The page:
We earlier mentioned the controversy over a Congressional
rider on a bill that would require the posting of government
troops at the 1892 Chicago Columbian Fair, to help enforce a
proposed federal closing of that fair. At the time that the
Congressional battle was at its very height, the first of three
significant Supreme Court decisions was handed down.
Justice David J. Brewer wrote the ruling in a case
that originally had nothing to do with Sunday. A federal law banning
contract with alien laborers had been enacted, and the Supreme Court
now declared that this law did not apply to churches that wished to
hire pastors from foreign countries. The importance of this ruling was
to be found in certain statements that were added to it by the high
court. One was that the United States was a "Christian
Now, I would want you to understand that the writer
of the book which you are now reading has an intense devotion to the
Bible, Christ, and Christianity; although I myself and many others may
have a deep concern that everyone in America might choose
Christianity, we can know, from a study of history, that we dare not
seek to legislate it! Brewer wrote into the ruling, as part of the
proof that the American government defended the beliefs of the
Christian churches, that this included "the laws respecting the
observance of the Sabbath" and "the general cessation of all
secular business on that day" (Church of the Holy Trinity vs.
United States, 143 U.S. 457 ). The decision of the court in
regard to this ruling was unanimous. The Supreme Court was sending a
message to Congress: "We stand ready to back you—when you are
ready to pass a National Sunday Law!"
Four years later, in 1896, a direct ruling favoring
Sunday laws was handed down by the Supreme Court. Justice M. Harlan,
speaking for the court, upheld a Georgia blue law (Sunday-closing law)
as acceptable under the Constitution because it, the Sunday law, was
nothing more than "an ordinary police regulation established by
the state under its general power to protect the health and morals and
to promote the welfare of its people." This was the Hennington
Case (Hennington vs. Georgia, 163 U.S. 299 ), and was a
landmark Supreme Court decision.
Interestingly enough, the high court had reversed
its reasoning. In 1892, it ruled that Sunday laws would be
Constitutional because they were Christian laws and America was a Christian
nation. In 1896, recognizing that a secular approach was stronger, it
ruled that Sunday laws were Constitutional because they were only
civil "police power" laws.
Four years later, in 1900, a Minnesota
Sunday-closing law against barbers was upheld by the same court (Petite
vs. Minnesota, 177 U.S. 164].
The Supreme Court decisions in 1896 and 1900 said
that State and local Sunday laws were merely "exercises of police
power" and not in any way religious.
But the suggestion of "police power in America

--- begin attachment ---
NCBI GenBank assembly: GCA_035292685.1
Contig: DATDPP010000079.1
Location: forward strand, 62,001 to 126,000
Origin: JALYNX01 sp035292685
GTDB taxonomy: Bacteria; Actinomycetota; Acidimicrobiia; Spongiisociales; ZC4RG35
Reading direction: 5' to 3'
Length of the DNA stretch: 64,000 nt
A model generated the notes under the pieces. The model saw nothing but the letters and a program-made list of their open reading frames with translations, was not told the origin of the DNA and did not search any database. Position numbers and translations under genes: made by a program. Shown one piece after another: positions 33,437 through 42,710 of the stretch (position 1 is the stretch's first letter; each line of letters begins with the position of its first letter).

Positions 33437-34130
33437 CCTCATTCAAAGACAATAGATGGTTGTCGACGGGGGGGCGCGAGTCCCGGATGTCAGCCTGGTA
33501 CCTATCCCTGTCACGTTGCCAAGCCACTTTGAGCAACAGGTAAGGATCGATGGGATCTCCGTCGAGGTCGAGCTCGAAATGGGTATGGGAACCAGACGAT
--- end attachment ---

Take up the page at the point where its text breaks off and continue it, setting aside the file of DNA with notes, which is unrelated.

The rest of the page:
in support of religious beliefs is dynamite! What its advocates do not
realize is that it can work both ways: If police power can be used to
enforce a religious institution, such as Sunday sacredness, then it
can also be used to enforce a religious dogma. And, in
contrast, it can just as easily be used to forbid religious beliefs.
For, indeed, is not that how church-state union always works? The
religious beliefs of the official church are protected and required of
the people—and all other beliefs are forbidden.
The Supreme Court had ruled that Sunday laws were
entirely civil, both in nature and purpose. This ruling is obviously
incorrect. But, that you might see the issues more clearly, here are a
If Sunday was intended to be a civil holiday for
"public benefit and welfare," then why the criminal
penalties for violating it? Fourth of July and Labor Day observance
carry no penalties for nonobservance. And, if the Sunday law is needed
in order to "protect labor," then why fine or imprison the
man who chooses to work on that day? It is said that Sunday
legislation is needed to give equal rest to all. But then why are some
businesses arbitrarily closed on that day while others (such as liquor
and tobacco stores) are kept open? If "blue laws" are needed
to "promote health," then what is inherently more healthful
about Sunday than some other day in the week?
It has been suggested by a number of careful
thinkers that it would be far wiser—and safer—to simply urge one
day of rest and then let each person and family choose their own day!
But, back to this "police power"
reasoning as the Constitutional basis for Sunday laws: Such
nineteenth-century thinking is both dangerous and ominous; for, if
accepted by the Supreme Court in the twentieth century as the
justification of such laws,—it could spell deep trouble for
But, "Oh," someone might say, "This
could never happen! Times have changed. We are more enlightened now.
The court would not pave the way for such a religious police state in
our own time!"
But the Supreme Court did pave the way—and in our